Why Aaqil Ahmed shouldn't run the BBC's Religion & Ethics Department

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Offline the leveller

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Here below is the full article regarding the BBC’s changes to Songs of Praise, by BBC's head of religion and ethics, Aaqil Ahmed, the BBC's first Muslim head of religion, appointed  in 2009 by former Director-general Mark Thompson, a Roman Catholic, who claims that religion is important to him and to the corporation.

The write up sounds quite innocuous and reasonably acceptable given the assurances further down- except that – it gives some prominence to a religion which, and was banned from Britain by Henry VIII, is Treason, and is further enshrined in the Constitutional Bill of Rights 1688


I A B doe sweare That I doe from my Heart Abhorr, Detest and Abjure as Impious and Hereticall this damnable Doctrine and Position That Princes Excommunicated or Deprived by the Pope or any Authority of the See of Rome may be deposed or murdered by their Subjects or any otherwhatsoever. And I doe declare That noe Forreigne Prince Person Prelate, State or Potentate hathor ought to have any Jurisdiction Power Superiority Preeminence or Authoritie Ecclesiasticallor Spirituall within this Realme Soe helpe me God.

That the said Lords Spirituall and Temporall and Commons being the two Houses of Parlyament should continue to sitt and with their Majesties Royall Concurrence make effectuall Provision for the Setlement of the Religion Lawes and Libertiesof this Kingdome soe that the same for the future might not be in danger againe of being subverted, To which the said Lords Spirituall and Temporall and Commons did agree andproceede to act accordingly. Now in pursuance of the Premisses the said Lords Spirituall andTemporall and Commons in Parlyament assembled for the ratifying confirming and establishingthe said Declaration and the Articles Clauses Matters and Things therein contained by the Force of a Law made in due Forme by Authority of Parlyament doe pray that it may be declared and enacted That all and singular the Rights and Liberties asserted and claimed in the said Declaration are the true auntient and indubitable Rights and Liberties of the People of this Kingdome and soe shall be esteemed allowed adjudged deemed and taken to be and that alland every the particulars aforesaid shall be firmly and strictly holden and observed as they areexpressed in the said Declaration And all Officers and Ministers whatsoever shall serve their Majestyes and their Successors according to the same in all times to come. ,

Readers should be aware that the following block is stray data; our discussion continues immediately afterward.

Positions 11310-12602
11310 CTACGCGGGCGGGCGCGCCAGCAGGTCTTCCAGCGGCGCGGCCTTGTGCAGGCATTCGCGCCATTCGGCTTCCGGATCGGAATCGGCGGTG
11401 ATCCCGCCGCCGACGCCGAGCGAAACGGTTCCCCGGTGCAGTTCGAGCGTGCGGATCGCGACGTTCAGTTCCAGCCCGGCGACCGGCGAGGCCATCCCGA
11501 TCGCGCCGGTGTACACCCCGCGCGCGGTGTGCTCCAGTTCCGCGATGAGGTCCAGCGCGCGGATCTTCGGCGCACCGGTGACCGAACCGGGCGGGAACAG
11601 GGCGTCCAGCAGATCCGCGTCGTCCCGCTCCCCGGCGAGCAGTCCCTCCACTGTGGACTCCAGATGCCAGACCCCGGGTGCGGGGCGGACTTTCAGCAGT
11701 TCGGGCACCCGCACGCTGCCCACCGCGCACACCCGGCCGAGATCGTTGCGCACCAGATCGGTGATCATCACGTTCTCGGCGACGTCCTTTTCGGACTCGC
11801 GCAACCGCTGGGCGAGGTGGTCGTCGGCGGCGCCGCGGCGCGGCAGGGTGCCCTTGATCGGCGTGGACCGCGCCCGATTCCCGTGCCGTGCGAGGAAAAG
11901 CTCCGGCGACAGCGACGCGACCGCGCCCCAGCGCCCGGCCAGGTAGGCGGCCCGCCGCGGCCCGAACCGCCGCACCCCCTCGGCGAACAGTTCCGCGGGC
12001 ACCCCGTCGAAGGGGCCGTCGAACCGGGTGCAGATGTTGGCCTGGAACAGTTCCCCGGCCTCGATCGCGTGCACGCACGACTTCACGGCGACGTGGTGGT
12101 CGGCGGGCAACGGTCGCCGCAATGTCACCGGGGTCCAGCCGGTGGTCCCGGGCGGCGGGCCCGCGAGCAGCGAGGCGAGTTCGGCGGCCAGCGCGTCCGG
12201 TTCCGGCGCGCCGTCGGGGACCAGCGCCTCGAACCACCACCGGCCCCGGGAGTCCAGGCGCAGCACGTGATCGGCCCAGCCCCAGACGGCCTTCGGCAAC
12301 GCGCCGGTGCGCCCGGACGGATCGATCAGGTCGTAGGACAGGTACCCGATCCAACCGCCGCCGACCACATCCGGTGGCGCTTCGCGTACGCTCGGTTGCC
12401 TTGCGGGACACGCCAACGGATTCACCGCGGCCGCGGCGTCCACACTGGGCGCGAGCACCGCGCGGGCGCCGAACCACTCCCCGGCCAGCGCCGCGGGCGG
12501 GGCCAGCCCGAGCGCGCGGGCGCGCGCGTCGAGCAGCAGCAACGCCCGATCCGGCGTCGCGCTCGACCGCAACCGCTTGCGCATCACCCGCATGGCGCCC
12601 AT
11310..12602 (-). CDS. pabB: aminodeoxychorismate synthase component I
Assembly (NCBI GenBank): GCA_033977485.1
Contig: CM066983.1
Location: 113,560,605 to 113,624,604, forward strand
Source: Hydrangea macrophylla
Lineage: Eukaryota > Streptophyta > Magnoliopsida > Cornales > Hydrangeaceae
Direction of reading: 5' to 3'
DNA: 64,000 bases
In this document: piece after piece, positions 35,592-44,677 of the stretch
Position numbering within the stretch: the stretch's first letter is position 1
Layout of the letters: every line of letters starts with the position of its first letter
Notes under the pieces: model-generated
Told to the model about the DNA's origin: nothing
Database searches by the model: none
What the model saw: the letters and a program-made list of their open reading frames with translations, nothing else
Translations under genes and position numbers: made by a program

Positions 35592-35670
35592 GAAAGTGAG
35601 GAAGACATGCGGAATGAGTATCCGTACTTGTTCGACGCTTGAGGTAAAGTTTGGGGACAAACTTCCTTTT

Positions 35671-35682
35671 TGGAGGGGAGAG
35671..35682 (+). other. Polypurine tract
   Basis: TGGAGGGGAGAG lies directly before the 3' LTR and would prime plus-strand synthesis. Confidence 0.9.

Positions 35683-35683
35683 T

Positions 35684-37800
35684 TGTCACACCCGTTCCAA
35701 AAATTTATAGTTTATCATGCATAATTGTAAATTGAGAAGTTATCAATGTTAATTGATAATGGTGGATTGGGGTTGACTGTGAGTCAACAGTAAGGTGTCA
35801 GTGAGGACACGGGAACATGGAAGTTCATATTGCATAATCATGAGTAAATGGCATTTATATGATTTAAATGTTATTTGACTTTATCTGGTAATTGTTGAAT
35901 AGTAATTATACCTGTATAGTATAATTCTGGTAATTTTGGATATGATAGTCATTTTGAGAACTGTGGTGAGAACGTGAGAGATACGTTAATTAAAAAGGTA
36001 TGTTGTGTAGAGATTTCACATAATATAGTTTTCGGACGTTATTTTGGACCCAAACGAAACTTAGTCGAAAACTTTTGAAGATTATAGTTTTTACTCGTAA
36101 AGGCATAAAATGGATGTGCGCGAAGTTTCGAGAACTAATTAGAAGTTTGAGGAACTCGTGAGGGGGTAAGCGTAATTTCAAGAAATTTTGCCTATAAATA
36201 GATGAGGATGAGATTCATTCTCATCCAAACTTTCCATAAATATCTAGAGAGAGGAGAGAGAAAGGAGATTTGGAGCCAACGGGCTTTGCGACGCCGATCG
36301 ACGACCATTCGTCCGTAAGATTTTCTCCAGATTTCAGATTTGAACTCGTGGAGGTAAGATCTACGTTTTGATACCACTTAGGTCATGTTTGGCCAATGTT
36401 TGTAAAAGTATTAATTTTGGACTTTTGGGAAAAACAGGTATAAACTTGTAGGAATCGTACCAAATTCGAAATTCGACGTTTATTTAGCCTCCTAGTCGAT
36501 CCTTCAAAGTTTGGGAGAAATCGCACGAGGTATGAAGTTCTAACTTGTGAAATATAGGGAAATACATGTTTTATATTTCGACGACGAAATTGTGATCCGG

the Coronation Oath 1953,

Will You to the utmost of Your power Maintaine the Laws of God the true Profession of the Gospell and the Protestant Reformed Religion Established by Law?

And will You Preserve unto the Bishops and Clergy of this Realme and to the Churches committed to their Charge all such Rights and Priviledges as by Law doe or shall appertaine unto them or any of them.

King and Queene.

All this I Promise to doe.

After this the King and Queene laying His and Her Hand upon the Holy Gospells,shall say,

King and Queene

The things which I have here before promised I will performe and Keepe Soe help me God.

Then the King and Queene shall kisse the Booke.


Oath to be adminstered to all future Kings and Queens.

And the said Oath shall be in like manner Adminstred to every King or Queene who shall Succeede to the Imperiall Crowne of this Realme at their respective Coronations by one of the Archbishops or Bishops of this Realme of England for the time being to be there unto appointed by such King or Queene respectively and in the Presence of all Persons that shall be Attending Assisting or otherwise present at such their respective Coronations Any Law Statute or Usage to the contrary notwithstanding.